“If you have an ensemble cast, or if you have a story that is seemingly daunting to you, there’s a way to manage it. And instead of writing a linear screenplay, one scene after the other and keeping track of the different A-story, B-Story, C-Story—and the —different characters, a way to make it manageable is to execute sequence writing. Now what that means in a movie like Forrest Gump? In Forrest Gump there’s a lot of characters in that movie, and there’s a lot that happens in that movie. It’s really about a young man who has some mental challenges and his quest to win the love of his life Jenny, But a lot happens besides that. But that’s the overall thread of that movie; his relationship with Jenny. So how do we handle all these characters and all these relationships? Sequence writing. So in Forrest Gump you would outline and write in certain blocks of sequences.”
Screenwriter Paul Castro (August Rush)
Inspirational Screenwriting

I haven’t read that screenwriter Eric Roth used this method in writing the Forrest Gump script (or Winston Groom when he wrote the novel), but it is a method that some have found helpful. Here’s how Castro says that sequence writing could have been used in writing the Forrest Gump script. (Breaking down the sequences not in a continues flow, but by  Forrest’s relationships with others in the story:


dan copy


Like using notecards, writing from theme, writing a Blake Snyder beat sheet of your story, or crafting a log line first,  the sequence is just an approach to have in your toolbox. Some screenwriters use it regularly and others never touch it. (And I imagine like all these techniques, some working screenwriters would admit to having never heard of sequence writing.) Find what works for you.

Related posts on other sites:
The Eight Sequences from The Script Lab

The Index Card method and the Three Act, Eight Sequence Structure by Alexandra Sokoloff

An Easy Way To Write A Screenplay on Scriptshadow

A look at Chris Soth’s sequence version called the “mini-movie method—mixed with a little Blake Snyder

Scott W. Smith

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“Reversals are a more compelling form of discoveries or revelations because they turn the story upside down.”
Karl Iglesias
Writing for Emotional Impact


2016 Election Night/ New York Times

(Let me preface this post by saying that while I’ve been a registered Democrat and a registered Republican in the past, for the past 15 years I’ve been an independent. And though I did take part in this year’s election I did not vote for either Hillary Clinton or Donald Trump.)

Politics aside, the 2016 United States Presidential Election was a great example of a major reversal. Up there with the granddaddy of cinematic major reversals— “I am your father.” And as divisive as this past election was, it’s simply too good a reversal illustration to pass up. (Plus what I’m talking about was already fair game for SNL Saturday night in their Election Night skit with Dave Chappelle, Chris Rock, and others.)

But before I talk politics, let’s talk sports. On Saturday college football had its own set of major reversals as the #2, #3, #4 teams lost. Something that ESPN reported hadn’t happened on the same day in 31 years. (Both #2 Clemson losing to unranked Pitt, and #4 Michigan losing to unranked Iowa—each by last second field goals—were particularly dramatic.)

And just two weeks ago the Chicago Cubs had their own major reversal. Once down 3 games to 1 in the best of seven  games 2016 World Series, they came back to win three games in a row including game 7 in extra innings. That was not only a reversal in being down 3-1 in the series, but a major reversal because it ended 108 of losing out on winning a championship. High stakes. High drama.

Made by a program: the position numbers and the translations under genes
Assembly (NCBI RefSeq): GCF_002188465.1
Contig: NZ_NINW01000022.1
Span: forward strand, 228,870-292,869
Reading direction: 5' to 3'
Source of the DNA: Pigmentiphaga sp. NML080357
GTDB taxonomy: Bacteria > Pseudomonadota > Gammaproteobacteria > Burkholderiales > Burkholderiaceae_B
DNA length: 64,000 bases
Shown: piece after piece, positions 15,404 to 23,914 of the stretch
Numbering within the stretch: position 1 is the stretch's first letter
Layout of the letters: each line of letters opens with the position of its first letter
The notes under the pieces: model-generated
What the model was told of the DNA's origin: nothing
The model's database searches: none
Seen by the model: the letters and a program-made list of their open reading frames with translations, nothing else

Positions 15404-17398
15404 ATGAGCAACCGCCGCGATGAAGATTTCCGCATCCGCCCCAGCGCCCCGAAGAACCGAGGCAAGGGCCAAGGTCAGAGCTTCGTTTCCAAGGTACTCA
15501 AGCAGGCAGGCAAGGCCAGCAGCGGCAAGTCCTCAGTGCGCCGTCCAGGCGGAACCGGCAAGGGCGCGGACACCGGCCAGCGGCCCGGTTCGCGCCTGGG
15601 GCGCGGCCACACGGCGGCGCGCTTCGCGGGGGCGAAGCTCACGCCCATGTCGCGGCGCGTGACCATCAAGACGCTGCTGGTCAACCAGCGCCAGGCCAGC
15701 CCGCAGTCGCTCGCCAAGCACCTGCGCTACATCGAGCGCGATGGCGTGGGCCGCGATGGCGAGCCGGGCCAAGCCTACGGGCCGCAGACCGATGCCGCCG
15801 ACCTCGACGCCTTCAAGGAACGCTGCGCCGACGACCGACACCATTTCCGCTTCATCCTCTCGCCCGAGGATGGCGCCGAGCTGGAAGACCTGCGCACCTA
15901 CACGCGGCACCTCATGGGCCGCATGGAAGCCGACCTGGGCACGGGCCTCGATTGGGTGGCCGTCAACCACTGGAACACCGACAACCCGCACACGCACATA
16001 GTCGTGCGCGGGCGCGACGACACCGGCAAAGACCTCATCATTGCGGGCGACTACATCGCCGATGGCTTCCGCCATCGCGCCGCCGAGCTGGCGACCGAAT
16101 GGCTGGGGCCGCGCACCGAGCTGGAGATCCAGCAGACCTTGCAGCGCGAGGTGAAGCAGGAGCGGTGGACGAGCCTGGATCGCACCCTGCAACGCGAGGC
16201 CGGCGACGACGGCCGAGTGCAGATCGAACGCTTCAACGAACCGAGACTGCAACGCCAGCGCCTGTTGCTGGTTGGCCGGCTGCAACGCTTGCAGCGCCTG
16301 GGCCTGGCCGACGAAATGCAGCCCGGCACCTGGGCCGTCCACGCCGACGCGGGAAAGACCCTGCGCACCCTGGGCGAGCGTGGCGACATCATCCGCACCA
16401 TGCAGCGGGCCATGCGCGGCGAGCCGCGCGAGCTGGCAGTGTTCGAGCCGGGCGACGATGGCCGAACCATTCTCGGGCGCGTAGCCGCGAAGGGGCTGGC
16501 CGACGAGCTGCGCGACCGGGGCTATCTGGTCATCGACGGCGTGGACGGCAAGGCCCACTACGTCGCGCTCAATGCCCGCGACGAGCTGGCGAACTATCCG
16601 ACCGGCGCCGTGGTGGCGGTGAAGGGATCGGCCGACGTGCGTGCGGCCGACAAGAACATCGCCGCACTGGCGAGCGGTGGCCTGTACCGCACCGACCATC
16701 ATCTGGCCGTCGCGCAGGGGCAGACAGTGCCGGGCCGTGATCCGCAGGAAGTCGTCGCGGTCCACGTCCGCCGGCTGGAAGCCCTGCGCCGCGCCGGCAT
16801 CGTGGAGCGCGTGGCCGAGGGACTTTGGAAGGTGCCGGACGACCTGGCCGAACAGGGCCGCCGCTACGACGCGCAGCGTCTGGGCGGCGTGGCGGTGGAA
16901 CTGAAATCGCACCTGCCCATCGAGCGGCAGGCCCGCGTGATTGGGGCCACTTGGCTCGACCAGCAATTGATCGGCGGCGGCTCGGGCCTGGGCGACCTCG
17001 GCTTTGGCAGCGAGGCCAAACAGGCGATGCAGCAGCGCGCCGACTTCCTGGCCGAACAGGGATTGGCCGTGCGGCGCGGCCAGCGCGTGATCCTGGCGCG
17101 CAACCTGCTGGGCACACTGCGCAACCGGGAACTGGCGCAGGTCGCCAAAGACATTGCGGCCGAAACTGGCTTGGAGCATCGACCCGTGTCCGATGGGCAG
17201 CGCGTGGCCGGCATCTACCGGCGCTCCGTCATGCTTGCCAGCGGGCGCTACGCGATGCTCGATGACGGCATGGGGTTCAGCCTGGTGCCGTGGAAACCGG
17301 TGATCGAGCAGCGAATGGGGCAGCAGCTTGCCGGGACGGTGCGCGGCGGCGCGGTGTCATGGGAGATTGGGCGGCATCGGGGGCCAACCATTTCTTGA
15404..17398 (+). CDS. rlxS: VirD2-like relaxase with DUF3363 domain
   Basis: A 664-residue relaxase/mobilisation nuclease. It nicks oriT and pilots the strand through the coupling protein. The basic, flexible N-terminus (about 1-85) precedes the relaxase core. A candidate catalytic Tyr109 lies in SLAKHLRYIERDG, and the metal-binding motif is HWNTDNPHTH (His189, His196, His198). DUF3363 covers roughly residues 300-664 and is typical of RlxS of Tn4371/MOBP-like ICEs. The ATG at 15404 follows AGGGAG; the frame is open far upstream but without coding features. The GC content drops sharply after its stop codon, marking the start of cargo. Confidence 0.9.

But this week’s Presidential Election had even a bigger major reversal than all of those. One commentator called it the biggest upset in American politics since 1948 when Truman upset Dewey for the presidency, another commentator called it the biggest political upset in a century, followed by an NPR commentator yesterday calling it “the biggest political upset in American history.”  All I know is at least half the voters in the USA are upset. (Major reversals are emotional. That’s why you sometimes see tears flow following one.)

“I’m not worried about Trump. As a Democrat, I hope he gets the nomination. Because if he gets it, I don’t think there’s any way he can win.”
Writer John Grisham
Interview published April 18, 2016

Perhaps filmmaker Michael Moore was the only person in the press in recent months who truly believed Donald Trump actually had a chance at becoming the next president of the United States. (And that includes the now President-elect Trump. Sources in Trump’s camp said he was “surprised” he won.)

But regardless of your view of the outcome of the election, there’s a great lesson here to improve your screenwriting and storytelling.

As I watched the election results unfold last Tuesday night it reminded me of watching a movie.

Act 1 (8:00 PM):  While the Major Dramatic Question was “Who is going to win the election?” the feel was “How big a margin is Hillary Clinton going to win by?” Basically echoing what Adam Nagourney wrote in The New York Times the Sunday before the election, “It’s hard to begrudge Democrats their gloating about the state of the Republican Party as the campaign enters its final hours. By most measures, Donald J. Trump appears headed for defeat.”

Act 2 (8:30 PM): As the Southern states started tilting red for Trump, TV commentators said things like “We expected this…” but then when Ohio, North Carolina, Pennsylvania, and Florida were all shaping up as too close to call one of the commentators said, “I’m not sure what’s happening.” Others said that it was surprising, but that Trump would actually have to win Ohio, North Carolina, Pennsylvania, AND Florida to have any chance at a path to win the election. Highly unlikely.